It's critical when you convert files from one format to another that they stay "true to form." That means that the presentation appears the way you expect it. There might be other issues that aren't flagged in the pop-up warning when you first convert.
Make sure that you review every slide before you present it to an audience. You want to avoid anything looking off or not working when you share a presentation with an audience.
Another Option: Use PowerPoint Online
Throughout this tutorial, we've been converting the presentation from PowerPoint to Keynote. The basic idea here is that doing this accommodates users who don't have access to Microsoft PowerPoint. Converting the presentation is one option.
But, this isn't the only way to include others in working with the presentation. If you don't want to convert an existing presentation, you can let others into edit by using free alternatives.
That's where PowerPoint Online comes into play. Available for free with a Microsoft account, you can jump over to Office365.com to get started. Upload your PPTX or PPT presentation, invite other users, and they can edit the presentation online. As long as they've got a web browser, they can work with the presentation.
For a more detailed write-up to learn how to use PowerPoint Online, check out the tutorial below to see it in action:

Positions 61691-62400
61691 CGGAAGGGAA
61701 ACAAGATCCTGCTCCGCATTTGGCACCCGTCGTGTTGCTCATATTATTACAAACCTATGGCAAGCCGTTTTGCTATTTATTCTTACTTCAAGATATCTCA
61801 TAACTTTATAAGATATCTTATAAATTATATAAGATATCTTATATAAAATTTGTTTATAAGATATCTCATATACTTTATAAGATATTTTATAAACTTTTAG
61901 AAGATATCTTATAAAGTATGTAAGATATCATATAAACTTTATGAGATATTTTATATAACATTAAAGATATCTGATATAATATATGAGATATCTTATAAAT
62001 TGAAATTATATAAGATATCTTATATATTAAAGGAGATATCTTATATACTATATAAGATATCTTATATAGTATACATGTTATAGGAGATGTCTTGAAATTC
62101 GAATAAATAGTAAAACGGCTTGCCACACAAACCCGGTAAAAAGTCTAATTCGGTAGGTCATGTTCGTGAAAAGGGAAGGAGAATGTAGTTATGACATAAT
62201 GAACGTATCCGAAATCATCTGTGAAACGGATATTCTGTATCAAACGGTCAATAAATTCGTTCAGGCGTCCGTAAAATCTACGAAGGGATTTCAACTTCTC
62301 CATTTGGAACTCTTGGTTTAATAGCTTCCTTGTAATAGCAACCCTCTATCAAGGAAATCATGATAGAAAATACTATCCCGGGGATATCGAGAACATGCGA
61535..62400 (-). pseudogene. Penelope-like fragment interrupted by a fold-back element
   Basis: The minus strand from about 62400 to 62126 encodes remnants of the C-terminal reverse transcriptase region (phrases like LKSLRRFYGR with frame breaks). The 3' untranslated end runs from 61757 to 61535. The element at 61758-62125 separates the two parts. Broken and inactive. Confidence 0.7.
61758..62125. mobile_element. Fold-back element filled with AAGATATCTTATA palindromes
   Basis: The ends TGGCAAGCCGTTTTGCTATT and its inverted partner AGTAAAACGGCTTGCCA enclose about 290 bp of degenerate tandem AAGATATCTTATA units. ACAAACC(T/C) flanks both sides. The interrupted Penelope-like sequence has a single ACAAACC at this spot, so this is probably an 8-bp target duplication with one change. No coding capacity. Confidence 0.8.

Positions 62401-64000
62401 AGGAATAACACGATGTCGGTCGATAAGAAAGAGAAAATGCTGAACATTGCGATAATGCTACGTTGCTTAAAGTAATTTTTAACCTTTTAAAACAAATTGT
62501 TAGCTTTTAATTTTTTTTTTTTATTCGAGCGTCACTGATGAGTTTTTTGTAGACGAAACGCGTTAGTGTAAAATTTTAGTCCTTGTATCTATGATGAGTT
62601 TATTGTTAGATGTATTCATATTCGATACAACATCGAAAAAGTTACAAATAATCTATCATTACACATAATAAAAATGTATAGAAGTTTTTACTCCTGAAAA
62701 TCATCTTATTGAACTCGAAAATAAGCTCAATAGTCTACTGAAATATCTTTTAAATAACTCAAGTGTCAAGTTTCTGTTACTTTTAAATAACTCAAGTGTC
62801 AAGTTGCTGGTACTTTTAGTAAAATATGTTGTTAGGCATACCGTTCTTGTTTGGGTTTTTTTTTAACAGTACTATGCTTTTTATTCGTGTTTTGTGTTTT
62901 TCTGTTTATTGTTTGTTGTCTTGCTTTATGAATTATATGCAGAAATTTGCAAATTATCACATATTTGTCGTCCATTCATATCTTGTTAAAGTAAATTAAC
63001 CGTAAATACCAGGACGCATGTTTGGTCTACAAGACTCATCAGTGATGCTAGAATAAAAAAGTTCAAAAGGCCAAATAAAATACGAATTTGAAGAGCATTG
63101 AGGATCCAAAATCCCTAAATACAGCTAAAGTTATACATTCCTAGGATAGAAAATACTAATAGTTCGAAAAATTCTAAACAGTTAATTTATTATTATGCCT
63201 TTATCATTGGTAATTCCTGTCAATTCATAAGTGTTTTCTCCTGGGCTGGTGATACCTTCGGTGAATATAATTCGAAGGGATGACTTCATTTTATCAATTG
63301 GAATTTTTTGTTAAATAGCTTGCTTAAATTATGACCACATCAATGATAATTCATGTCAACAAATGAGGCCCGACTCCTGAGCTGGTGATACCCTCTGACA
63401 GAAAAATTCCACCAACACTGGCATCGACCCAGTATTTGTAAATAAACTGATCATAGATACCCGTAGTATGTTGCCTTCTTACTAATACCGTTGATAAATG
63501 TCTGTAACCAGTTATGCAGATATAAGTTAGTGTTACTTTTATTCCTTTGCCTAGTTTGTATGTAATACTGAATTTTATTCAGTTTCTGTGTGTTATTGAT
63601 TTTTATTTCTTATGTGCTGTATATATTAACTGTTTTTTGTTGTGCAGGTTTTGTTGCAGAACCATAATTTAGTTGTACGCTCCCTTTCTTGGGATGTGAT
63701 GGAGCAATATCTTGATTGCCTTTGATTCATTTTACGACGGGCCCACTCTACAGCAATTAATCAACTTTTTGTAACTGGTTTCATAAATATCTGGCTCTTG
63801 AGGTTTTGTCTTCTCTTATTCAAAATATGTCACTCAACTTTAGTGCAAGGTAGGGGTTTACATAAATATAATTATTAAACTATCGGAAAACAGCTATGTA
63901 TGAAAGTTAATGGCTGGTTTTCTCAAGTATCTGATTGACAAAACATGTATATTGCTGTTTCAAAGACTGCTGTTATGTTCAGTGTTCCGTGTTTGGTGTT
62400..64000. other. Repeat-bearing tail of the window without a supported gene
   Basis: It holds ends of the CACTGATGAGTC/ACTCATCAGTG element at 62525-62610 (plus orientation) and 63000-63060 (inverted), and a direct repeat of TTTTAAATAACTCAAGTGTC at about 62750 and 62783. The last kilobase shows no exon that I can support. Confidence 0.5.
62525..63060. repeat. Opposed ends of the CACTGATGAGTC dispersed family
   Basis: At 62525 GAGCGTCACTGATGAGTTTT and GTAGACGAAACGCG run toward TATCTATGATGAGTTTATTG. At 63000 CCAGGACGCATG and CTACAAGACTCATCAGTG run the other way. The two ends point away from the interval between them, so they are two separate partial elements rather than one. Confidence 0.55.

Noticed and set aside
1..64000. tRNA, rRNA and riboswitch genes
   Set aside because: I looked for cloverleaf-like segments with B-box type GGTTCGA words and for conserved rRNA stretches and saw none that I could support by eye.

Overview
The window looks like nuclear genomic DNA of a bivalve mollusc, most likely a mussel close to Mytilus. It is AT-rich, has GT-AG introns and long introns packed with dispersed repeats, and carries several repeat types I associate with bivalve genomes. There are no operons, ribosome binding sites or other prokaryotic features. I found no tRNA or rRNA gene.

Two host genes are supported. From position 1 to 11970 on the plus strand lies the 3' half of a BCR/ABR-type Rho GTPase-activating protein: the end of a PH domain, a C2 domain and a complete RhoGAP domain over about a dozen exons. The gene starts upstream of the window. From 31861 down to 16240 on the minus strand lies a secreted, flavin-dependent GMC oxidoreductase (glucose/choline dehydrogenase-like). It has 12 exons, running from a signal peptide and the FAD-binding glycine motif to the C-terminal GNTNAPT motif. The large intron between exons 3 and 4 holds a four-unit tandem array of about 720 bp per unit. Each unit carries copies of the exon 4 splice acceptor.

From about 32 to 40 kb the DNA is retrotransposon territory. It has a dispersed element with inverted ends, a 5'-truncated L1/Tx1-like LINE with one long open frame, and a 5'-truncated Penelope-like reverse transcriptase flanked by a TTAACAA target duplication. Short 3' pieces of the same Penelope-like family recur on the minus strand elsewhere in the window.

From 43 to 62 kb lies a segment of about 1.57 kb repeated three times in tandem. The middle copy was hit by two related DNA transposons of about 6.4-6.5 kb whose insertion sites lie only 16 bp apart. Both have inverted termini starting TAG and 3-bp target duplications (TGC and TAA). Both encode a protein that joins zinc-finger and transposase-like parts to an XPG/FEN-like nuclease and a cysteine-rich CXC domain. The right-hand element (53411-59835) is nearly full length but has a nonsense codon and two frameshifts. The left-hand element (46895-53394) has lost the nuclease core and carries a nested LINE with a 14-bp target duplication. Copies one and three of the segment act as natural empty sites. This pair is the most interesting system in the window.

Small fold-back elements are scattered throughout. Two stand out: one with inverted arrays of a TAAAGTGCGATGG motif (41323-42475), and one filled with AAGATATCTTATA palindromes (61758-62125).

This approach doesn't technically convert the presentation across formats, but it does help you achieve the goal of inviting others to work with your presentation. If the conversion process directly isn't working, think about turning to PowerPoint Online.
In this tutorial, we covered how to convert PowerPoint to Keynote presentations. It turns out that Apple's Keynote app has built-in functionality to help you handle PowerPoint presentations easily.
Want to learn more about Microsoft PowerPoint or Apple Keynote? Either way, we've got you covered in the Envato Tuts+ library. Check out any of the tutorials below to level up your presentation skills:
- DiversityHow to Add Diversity to Your PowerPoint PresentationsAndrew Blackman
- PresentationsHow to Cite PowerPoint Presentations in APA & MLA FormatsLaura Spencer
- SoftwareThe 15 Best Free Online Web Presentation Software Tools for 2020Laura Spencer
We've got the perfect complement to this tutorial, which will walk you through the complete presentation process. You can get The Complete Guide to Making Great Presentations when you subscribe to the Tuts+ Business Newsletter. Discover how to write your presentation, design it like a pro, and prepare it to present powerfully.
What Are Your Next Steps?
You've just learned some techniques for converting PowerPoint to Keynote. Knowing this will give you more presentation options.
How do you handle jumping back and forth between PowerPoint and Keynote? Do you convert your presentations or try to use a tool that makes the presentation accessible to anyone to work with and edit? Let me know in the comments section below if you've got a favorite tip to share with other Tuts+ readers.
Subscribe below and we’ll send you a weekly email summary of all new Business tutorials. Never miss out on learning about the next big thing.Update me weekly
Envato Tuts+ tutorials are translated into other languages by our community members—you can be involved too!Translate this post